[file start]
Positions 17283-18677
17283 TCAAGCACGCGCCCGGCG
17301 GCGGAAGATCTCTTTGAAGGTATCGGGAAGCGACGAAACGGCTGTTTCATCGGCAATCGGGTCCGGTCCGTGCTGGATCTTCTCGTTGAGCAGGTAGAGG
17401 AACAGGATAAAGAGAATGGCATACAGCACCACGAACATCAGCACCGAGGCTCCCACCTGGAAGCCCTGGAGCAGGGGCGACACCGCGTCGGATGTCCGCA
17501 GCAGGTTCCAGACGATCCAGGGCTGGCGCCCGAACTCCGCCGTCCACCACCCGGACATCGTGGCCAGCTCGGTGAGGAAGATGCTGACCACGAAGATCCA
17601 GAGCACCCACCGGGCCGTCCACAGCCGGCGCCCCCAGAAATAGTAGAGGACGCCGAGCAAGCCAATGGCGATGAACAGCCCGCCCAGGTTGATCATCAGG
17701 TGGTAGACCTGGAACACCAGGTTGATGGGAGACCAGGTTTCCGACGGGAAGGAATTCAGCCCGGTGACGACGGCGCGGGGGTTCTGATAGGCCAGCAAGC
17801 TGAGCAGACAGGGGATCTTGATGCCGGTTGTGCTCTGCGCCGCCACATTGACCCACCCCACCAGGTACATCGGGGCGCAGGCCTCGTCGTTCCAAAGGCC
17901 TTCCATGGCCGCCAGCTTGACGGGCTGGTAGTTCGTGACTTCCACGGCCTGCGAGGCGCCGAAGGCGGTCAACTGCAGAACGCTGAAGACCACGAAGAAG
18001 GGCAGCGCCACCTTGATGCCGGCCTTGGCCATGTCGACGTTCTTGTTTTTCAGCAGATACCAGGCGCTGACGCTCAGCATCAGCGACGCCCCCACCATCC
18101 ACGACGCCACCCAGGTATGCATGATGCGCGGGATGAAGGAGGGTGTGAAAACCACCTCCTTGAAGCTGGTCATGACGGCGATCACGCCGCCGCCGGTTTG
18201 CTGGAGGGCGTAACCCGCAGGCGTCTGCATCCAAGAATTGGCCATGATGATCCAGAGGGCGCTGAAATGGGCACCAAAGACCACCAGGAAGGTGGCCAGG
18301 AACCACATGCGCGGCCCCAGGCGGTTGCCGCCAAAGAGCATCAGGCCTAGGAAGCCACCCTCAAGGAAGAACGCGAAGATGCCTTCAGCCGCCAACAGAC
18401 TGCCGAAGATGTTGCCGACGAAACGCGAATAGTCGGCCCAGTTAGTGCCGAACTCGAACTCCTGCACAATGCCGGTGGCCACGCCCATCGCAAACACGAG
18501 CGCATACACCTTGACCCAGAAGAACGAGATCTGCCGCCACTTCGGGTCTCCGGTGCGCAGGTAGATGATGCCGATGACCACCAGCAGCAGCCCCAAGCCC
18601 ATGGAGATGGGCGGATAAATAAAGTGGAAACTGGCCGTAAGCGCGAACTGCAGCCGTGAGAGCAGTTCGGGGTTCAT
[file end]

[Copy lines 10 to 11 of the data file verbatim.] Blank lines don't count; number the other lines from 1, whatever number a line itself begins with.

18001 GGCAGCGCCACCTTGATGCCGGCCTTGGCCATGTCGACGTTCTTGTTTTTCAGCAGATACCAGGCGCTGACGCTCAGCATCAGCGACGCCCCCACCATCC
18101 ACGACGCCACCCAGGTATGCATGATGCGCGGGATGAAGGAGGGTGTGAAAACCACCTCCTTGAAGCTGGTCATGACGGCGATCACGCCGCCGCCGGTTTG